The team worked with the Neurosky MindWave Mobile, a Bluetooth EEG-reading headset in order to wirelessly detect “attention” and map the lamp’s color temperature and speaker volume accordingly: (more…)

Visualizing air quality with interactive origami flowers

Monday, September 28th, 2015


“Under the Dome – PMgami” is an installation created by designer Jiayu  Lui using Arduino Nano. Inspired by paper origami techniques, the digitally fabricated flowers move and change color according to the quality of air measured locally. The main aim of the installation is to obtain a more intuitive way to communicate pollution data and  the relationship between technology and nature.

In the gallery you can explore some other pictures and the schematic. Check the video below to see the installation in action! (more…)

Casa Jasmina: we’re open! Visit us on June 6th

Wednesday, June 3rd, 2015


Casa Jasmina, Torino’s Open-Source Connected Apartment, opens its doors on Saturday during Mini Maker Faire in Torino. The unique example of connected apartment with open-source ideals, promoted by Arduino and curated by the futurist and science fiction writer Bruce Sterling, is hosted by Toolbox Coworking in a old industrial building already shared by Officine Arduino (the Italian Arduino headquarter), and Fablab Torino.

During the opening, Casa Jasmina will be available publicly for the first time, hosting some local Maker furnitures, an Italian selection of Valcucine kitchen appliances, household works by International Open Source designers (OpenDesk, Jesse Howard, Aker, Open Structure), and a small display of various connected objects and artifacts from the Energy@Home consortium, Torino Share Festival, and designs and prototypes from the first Casa Jasmina “Call for Projects”. (more…)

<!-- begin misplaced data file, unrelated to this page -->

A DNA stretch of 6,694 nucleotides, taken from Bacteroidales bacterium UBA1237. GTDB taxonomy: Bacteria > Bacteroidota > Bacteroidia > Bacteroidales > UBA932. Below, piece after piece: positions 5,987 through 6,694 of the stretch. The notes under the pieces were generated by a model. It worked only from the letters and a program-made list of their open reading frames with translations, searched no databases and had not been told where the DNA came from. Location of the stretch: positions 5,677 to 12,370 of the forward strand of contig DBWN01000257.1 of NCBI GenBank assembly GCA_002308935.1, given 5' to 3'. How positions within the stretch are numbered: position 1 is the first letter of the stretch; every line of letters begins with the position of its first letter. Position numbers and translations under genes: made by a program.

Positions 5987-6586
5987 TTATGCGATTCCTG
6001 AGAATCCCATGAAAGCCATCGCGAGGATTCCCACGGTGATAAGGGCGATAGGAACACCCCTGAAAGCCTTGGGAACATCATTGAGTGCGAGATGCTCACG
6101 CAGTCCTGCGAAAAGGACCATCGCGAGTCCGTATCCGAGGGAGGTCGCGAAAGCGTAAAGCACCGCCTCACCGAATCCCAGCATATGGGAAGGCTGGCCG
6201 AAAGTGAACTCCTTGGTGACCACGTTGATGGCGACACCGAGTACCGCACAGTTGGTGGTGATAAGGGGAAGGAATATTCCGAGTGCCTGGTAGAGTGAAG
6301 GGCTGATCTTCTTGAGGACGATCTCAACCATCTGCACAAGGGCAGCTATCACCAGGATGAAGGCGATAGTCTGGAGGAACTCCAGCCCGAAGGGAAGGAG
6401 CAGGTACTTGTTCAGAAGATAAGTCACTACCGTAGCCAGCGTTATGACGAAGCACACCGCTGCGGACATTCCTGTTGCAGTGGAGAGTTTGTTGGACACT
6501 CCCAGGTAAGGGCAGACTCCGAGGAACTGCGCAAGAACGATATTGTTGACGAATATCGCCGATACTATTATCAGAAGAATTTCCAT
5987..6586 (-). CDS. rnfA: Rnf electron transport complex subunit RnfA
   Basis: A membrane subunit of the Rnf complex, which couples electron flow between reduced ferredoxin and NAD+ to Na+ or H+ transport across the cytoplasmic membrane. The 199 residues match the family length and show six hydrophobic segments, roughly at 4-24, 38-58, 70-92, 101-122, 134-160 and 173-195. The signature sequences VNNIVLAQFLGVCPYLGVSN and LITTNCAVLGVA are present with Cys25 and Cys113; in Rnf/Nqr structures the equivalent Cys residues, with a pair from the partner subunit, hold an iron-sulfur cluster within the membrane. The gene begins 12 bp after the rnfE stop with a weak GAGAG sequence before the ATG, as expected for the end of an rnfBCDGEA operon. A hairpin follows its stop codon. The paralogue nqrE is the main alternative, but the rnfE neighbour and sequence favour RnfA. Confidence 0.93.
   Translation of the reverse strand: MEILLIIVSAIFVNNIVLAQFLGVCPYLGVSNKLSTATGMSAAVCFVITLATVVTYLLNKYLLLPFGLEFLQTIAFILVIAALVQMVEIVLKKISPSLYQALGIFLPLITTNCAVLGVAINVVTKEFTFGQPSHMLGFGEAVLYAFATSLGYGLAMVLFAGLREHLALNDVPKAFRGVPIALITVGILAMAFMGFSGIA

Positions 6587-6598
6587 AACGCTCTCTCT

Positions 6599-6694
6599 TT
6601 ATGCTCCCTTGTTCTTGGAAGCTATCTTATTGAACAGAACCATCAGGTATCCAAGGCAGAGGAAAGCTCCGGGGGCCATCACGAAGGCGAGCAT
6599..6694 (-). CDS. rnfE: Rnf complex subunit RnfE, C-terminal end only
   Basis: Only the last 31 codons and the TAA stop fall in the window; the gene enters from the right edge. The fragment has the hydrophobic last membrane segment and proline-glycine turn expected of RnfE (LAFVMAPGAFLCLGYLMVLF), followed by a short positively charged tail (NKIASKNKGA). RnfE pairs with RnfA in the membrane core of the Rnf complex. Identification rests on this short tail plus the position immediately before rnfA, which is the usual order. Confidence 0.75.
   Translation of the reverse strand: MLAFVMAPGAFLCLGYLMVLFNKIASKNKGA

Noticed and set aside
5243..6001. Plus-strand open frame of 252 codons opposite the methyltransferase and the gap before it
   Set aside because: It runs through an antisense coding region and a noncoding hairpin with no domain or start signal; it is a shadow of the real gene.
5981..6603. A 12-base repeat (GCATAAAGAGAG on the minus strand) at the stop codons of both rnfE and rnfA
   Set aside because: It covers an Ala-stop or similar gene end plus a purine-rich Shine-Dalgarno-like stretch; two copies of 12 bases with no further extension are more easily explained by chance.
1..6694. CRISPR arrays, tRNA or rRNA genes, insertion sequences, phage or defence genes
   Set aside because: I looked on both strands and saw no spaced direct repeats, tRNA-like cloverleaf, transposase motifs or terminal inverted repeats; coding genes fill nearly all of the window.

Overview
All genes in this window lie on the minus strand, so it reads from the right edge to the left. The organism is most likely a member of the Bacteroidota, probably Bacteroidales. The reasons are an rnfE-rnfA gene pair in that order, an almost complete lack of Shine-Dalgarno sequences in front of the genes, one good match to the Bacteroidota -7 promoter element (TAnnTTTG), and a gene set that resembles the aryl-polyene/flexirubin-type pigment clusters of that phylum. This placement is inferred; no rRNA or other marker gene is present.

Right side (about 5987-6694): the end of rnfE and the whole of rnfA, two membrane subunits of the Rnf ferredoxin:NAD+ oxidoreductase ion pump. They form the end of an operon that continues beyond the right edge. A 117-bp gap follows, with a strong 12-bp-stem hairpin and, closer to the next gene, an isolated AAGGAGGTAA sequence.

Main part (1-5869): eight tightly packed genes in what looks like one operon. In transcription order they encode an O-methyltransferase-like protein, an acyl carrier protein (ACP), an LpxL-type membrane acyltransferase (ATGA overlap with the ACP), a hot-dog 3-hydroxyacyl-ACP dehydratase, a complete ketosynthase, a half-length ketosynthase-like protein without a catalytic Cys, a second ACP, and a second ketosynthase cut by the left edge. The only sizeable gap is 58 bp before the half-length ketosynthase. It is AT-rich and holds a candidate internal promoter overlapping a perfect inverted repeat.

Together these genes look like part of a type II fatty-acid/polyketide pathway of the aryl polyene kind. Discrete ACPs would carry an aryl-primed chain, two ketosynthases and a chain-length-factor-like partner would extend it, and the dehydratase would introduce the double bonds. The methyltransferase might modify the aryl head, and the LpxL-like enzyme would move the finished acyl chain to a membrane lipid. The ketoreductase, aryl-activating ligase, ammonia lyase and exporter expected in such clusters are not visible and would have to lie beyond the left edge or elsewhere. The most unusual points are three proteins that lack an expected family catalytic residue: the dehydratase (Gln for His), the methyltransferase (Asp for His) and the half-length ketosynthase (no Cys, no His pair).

Share hyperlocal air pollution data with Sensing Umbrella

Wednesday, July 16th, 2014


The Sensing Umbrella is the second project I’m featuring on this blog (see the first), coming out of the class at  the Copenhagen Institute of Interaction Design called Connected Objects, with Massimo Banzi and Giorgio Olivero.  (more…)

Internet, Arduino, two men and a company

Tuesday, August 27th, 2013



What defines a maker? A wish to make things , a quest for tools and ample creativity. They say that creativity has no bounds so what inspired this Ex-restaurateur to create a company Haxagonal Research with their much featured product Observos?  In people’s words words:


Observos, a box that can monitor the temperature, humidity, and barometric pressure of a space and shuttle this information across the net.


The company’s two founders Ronald Boynoe and Loren Lang both were pretty tech savvy, but it was the Arduino movement, which kickstarted their dream together.

“Arduino provided us an extraordinary platform for testing against, an invaluable repository of preexisting libraries and other code that would have taken an incredible amount of time to write, and a lot of community support,” he says. “It has decreased our time to market, and significantly reduced our startup costs, allowing us to more rapidly develop new prototypes.”


From having a restaurant as their first customer to diversifying into agriculture sector,  they define their biggest challenge as tuning the humidity sensor to a required precision.  Hexagonal at the moment has a presence here and here.


Via: [Wired][Twitter][Engadget]